. It's clearly in someone's yard, and decorated to please the tourists with wagon wheels, saw blades, and other miscellaneous rustic things. The counter is in a shack stuffed with all manner of fishing gear and whatnot, all obviously used on a regular basis. The man waiting on us said he was the third generation of fishermen who smoked the fish they caught, and it certainly showed in the quality! We got smoked whitefish, and I couldn't have been happier about it. Gutted, beheaded, and smoked whole as they should be, each fish was the perfect amount of meat for one person for dinner. I don't know what wood they use for smoking, but it imparted a flavour that still makes my mouth water.
The next day we decided to explore Sault Ste. Marie proper, again because we didn't feel like driving very far. We poked into a few places, visited a few beaches, went to some souvenir shops, and scouted for what we might want later. We ended up having lunch at Oh Crepe and Coffee
because the name made us giggle.
I got a smoked salmon crepe, which was to die for! Flaky crepe, what I assume to be local smoked salmon, and fresh spinach, spread with cream cheese and sprinkled liberally with fresh dill. I also got a bag of parmesan and ranch potato chips from a local-ish company, and an iced coffee. Altogether very good!
I did not take a picture of the fudge I bought because I'm not going to tell you how much I got so you won't think I'm a horrible pig. But after lunch we stopped at Fudge du Locke
and I spent a bit of money. It's not MY fault they were having a buy 3/get one free sale, or that fudge was $2 off a pound. It's the UP. You must buy fudge. It's the law.
The next day was the last of our road trip days and completed our tourist-ing. We went to the Tahquamenon Falls, and while we were there had lunch at the Tahquamenon Falls Brewery
I indulged in a couple pints of Wolverine Wheat Ale, which was very tasty and perfectly cloudy as a good wheat beer should be.
We started with their spicy cheese curds, which were very good. And while they came with ranch dressing (as everything in the midwest does), it was thicker than most and tasted like they may have made it themselves.
My meal was the special, a Beer Burger. As best I can remember from the sign, it was 1/3 pound beef patty made with one of their beers, topped with beer cheese, spread with some kind of beer aioli. The fries were beer-battered, and the bun was nice and soft. It was a lot of food; far more than it appeared on the plate. I was stuffed.
Our last day of vacation we mostly lazed around the room savoring the end of our time. But we did venture out for dinner and drinks eventually. Dinner was at the 1668 Winery and Lockside Brewery
in Sault Ste. Marie. When we walked in, there was only one other table, but we figured it was early and they'd fill up. Service was slow, which is even more amazing since there was no one there. I tried a glass of black raspberry wine, and it was tasty but was more like drinking fruit juice than anything else. The menu listed recommended wine pairings for their entrees, but they did not have most of them in stock. Instead, they offered three beers and seven wines, and our waitress made a point of announcing they only serve their own because they're not a taproom.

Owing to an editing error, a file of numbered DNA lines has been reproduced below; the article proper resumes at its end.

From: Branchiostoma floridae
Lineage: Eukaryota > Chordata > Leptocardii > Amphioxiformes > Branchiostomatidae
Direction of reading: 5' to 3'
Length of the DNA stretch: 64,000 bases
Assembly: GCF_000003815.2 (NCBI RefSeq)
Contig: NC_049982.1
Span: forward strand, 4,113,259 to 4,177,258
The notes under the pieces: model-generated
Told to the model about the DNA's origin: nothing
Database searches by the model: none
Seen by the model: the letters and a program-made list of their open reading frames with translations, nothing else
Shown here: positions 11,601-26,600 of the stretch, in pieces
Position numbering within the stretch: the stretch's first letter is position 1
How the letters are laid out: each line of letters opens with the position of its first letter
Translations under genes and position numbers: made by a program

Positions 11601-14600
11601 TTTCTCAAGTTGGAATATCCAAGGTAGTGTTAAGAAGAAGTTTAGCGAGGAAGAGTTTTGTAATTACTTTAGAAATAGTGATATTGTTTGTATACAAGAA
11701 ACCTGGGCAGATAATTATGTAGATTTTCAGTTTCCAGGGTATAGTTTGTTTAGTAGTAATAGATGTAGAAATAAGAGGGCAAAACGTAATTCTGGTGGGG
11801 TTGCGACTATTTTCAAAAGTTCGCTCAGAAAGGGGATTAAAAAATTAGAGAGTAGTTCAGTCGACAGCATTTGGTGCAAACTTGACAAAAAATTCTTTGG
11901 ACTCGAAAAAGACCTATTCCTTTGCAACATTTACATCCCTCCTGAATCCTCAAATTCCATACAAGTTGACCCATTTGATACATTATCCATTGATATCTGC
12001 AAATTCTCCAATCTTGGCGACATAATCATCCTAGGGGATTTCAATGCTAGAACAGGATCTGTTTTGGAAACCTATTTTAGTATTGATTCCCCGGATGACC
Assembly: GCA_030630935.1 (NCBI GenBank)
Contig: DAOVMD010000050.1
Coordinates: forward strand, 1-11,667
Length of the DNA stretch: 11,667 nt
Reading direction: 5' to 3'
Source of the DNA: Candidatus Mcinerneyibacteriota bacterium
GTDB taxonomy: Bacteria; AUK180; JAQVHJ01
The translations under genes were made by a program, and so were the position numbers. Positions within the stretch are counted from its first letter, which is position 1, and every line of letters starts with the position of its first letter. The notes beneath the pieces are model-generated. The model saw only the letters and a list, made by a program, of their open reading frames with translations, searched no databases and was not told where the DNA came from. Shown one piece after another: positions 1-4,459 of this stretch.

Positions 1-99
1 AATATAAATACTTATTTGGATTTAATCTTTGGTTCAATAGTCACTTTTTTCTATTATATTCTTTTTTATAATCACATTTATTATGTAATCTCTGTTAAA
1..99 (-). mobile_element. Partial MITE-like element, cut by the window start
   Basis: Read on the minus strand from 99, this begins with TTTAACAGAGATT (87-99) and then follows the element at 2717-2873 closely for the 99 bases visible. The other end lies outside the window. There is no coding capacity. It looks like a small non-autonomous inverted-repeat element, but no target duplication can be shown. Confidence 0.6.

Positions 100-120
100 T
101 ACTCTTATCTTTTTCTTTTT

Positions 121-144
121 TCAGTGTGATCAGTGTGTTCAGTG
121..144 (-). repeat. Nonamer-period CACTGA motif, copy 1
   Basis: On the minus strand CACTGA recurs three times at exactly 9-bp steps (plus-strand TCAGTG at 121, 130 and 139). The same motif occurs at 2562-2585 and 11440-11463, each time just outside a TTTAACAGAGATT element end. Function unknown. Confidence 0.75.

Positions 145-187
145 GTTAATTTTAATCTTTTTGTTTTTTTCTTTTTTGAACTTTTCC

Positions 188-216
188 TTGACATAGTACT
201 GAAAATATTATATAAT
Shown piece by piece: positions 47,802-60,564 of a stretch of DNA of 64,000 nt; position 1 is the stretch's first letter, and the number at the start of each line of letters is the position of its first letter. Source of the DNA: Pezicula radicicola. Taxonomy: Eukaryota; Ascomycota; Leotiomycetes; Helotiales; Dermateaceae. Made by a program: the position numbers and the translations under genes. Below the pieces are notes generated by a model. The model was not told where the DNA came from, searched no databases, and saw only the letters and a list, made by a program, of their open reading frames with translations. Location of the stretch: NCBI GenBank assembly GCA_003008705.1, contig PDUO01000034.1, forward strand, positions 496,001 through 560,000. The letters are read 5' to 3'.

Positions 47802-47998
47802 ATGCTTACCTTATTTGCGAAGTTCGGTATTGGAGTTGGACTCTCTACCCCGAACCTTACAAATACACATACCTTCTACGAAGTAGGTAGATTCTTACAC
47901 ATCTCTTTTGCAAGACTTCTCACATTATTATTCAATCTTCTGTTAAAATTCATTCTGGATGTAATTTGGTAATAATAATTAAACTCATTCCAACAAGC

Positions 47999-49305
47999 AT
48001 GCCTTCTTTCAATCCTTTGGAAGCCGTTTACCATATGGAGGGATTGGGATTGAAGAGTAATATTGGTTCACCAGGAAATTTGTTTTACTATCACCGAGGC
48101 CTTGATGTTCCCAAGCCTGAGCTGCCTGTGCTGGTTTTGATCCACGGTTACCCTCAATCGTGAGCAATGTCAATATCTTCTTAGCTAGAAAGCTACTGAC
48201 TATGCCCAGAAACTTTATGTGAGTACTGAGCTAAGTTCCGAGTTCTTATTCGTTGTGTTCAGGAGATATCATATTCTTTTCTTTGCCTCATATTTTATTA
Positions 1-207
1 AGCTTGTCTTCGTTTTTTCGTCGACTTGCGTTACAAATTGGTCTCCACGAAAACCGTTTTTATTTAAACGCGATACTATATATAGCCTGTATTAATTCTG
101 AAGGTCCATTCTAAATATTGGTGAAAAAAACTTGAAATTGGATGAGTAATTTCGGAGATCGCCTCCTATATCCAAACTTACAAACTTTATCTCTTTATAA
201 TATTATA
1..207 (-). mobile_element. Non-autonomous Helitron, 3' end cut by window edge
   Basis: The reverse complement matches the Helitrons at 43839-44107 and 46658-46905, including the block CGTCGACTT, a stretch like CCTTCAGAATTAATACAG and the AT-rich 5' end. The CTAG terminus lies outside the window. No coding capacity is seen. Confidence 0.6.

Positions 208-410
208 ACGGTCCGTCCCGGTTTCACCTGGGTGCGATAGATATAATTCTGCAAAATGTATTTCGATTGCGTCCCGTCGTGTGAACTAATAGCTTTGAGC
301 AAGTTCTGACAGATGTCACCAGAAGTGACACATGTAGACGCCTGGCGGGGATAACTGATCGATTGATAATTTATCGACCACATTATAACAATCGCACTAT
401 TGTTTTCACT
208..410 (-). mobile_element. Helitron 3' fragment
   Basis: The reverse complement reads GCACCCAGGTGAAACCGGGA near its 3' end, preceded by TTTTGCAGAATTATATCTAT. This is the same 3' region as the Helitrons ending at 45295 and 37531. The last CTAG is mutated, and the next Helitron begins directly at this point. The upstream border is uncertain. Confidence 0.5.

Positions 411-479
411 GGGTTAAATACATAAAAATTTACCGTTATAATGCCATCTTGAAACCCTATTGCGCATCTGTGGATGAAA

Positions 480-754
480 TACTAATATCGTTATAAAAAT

We started with some hummus and pita chips since they were out of smoked whitefish dip for some unknown reason. The pita chips were tasty, and the hummus was OK, but it had remarkably little flavour and had something added to it that made it green. For dinner I ordered (go figure) baked whitefish. The fish itself was good, and being baked let its natural flavour shine through, especially when enhanced with a bit of lemon juice. The potatoes were not only unexpected, but dry and flavourless, as if they'd opened a bag of Ore Ida and forgot to season them. The coleslaw was absolutely tasteless, but looked good. My consort ordered a Reuben panini, which arrived looking like a regular Reuben sandwich on thick swirled rye bread that had briefly been stuck in a panini press. With all the glitches, the small selection of beverages, and the slow service (it took almost 45 minutes for our food to arrive, and by then there was no one else in the place), we figured they must have just opened. Sadly, they've been open for four years.
From there, we decided to cut our losses and try the brewery everyone recommended, Soo Brewing Company
. They had a very small selection of beers, most of which were dark or IPA, so we ordered the only thing that wasn't. the Laker Gold is a blonde ale that was oddly hoppy and bitter. It was a neat place in a great location, and looked like somewhere I'd want to hang out, but the beer wouldn't bring me back.
And so ended up adventure up across the Straits. We weren't expecting to be wowed, and for the most part we weren't, but the things that were good were over the top excellent. Overall it was not only a scenic win but a culinary win as well.
post edited by felix4067 - 2019/08/01 18:49:01